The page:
Graphic Novel

Auteur Comics

Since the nineties a new term has come into circulation: auteur comics, taking their name directly from the analogy of film: for example, if a film director also writes the screenplay and makes most of the artistic decisions, then these films are generally known as 'auteur movies'. There is another analogy of course, and that is literature. Consequently: an auteur comic is a picture story with one and the same artist responsible for the scenario, the drawing, perhaps even the colouring-in. And as in film, this approach is more demanding artistically, requires a more individual form of storytelling and a more personal, if not directly autobiographical, thematic. Finally this approach is usually part of an independent economy outside the mainstream.

Schattenreich, © Horus Odenthal

The market-orientated mass productions by Disney, the superhero or Manga drawing factories, were and still are primarily an American and Japanese marketing phenomenon. It was illustrators from the US underground, above all Robert Crumb, who in the sixties began to tell everyday and autobiographical stories, and to invent ever wilder drawing styles and new ways of telling the story. In the eighties and the nineties, this developed into a novel-length form and so it was also given the name 'graphic novel'. Its main protagonists were Art Spiegelman, Daniel Clowes, Charles Burns, the Hernandez Brothers, Chris Ware as well as that veteran of comic books, Will Eisner.

hector umbra, © Uli Oesterle In Europe, where such a strict division of the production process never existed (partly because the most commercially successful products were frequently auteur comics), in the seventies and eighties the corresponding moniker was not 'auteur comics' but rather 'adult comics'. Its proponents included the artists attached to the journal Schwermetall (such as Moebius or Philippe Druillet) as well as lesser-known German-speaking comic book authors (such as Matthias Schultheiss or Chris Scheuer).

The Secrets of Coney Island, © Reinhard Kleist

The new boom in expressions such as 'auteur comics' and 'graphic novels' experienced in Germany in recent years, has less to do with a relationship to the comic book mainstream and more to do with a return to the storytelling essence of the comic book. Young artists such as Arne Bellstorf, Tim Dinter, Jens Harder, Sascha Hommer, Line Hoven, claire Lenkova, Mawil or Kati Rickenbach told everyday stories of puberty and flirting in their comic books, published the first volume of German-American or even German-German family entanglements and used picture stories as a medium for short reportages. By doing this they were gearing themselves more towards the American tradition than the primarily graphic and lyrically scaled-down work of the German comic book avant-garde of the nineties, a tradition their academic teachers such as Atak, Anke Feuchtenberger or Martin tom Dieck originate from. There are also artists (such as Ulf K.) who align themselves more to the Franco-Belgian school of comic books, such as the 'nouvelle ligne claire', those who take up a drawing style that is more aligned to the fanzine and underground scene (such as Calle Claus), or those who try to tap into the difficult 'entertainment for adults' comic book market (such as Horus, Reinhard Kleist or Uli Oesterle). The fact that they usually write their own texts and do their own drawings is something that young artists take as given. As a result expressions such as 'auteur comics' or 'graphic novels' are more tools for classification and marketing, a way of enabling the one-time trashy image of comic books to be put to one side.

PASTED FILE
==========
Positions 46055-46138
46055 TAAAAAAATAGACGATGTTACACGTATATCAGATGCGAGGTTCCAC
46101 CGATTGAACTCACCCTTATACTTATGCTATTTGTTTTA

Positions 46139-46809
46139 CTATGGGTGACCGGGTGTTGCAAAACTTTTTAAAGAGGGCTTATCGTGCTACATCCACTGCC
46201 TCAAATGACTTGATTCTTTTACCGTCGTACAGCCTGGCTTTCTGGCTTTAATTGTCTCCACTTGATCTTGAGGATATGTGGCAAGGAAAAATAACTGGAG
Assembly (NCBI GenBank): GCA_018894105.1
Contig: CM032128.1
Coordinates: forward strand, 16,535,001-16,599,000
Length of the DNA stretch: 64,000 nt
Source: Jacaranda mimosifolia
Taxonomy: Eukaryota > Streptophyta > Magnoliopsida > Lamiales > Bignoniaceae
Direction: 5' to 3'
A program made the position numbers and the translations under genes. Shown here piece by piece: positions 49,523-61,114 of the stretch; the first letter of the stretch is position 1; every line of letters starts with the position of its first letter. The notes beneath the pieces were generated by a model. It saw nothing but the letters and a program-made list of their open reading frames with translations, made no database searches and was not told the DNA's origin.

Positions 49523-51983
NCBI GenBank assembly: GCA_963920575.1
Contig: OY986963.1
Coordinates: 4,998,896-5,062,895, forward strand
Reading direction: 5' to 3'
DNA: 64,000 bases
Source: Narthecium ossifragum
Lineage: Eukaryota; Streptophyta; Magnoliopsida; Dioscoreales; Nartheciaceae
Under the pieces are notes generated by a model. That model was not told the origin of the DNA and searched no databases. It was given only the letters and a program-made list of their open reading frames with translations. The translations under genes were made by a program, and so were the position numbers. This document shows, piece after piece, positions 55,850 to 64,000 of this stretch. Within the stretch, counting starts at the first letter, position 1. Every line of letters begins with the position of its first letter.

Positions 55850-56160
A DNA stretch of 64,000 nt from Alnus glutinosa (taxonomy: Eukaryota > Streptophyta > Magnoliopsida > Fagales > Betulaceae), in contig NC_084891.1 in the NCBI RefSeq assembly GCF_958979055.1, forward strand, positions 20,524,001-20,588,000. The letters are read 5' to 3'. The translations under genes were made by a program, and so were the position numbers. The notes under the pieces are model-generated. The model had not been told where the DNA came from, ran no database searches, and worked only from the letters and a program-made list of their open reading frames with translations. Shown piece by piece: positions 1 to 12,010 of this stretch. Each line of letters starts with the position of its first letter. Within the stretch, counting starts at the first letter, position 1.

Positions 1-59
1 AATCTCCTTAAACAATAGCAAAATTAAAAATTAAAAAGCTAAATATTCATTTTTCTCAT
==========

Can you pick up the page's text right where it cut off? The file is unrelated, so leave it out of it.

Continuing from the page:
Jan Frederik Bandel has a PhD in Germanic Studies and lives in Hamburg as an editor, comic book author, university professor and freelance author.

Copyright: Goethe-Institut e. V., Online-Redaktion
October 2008

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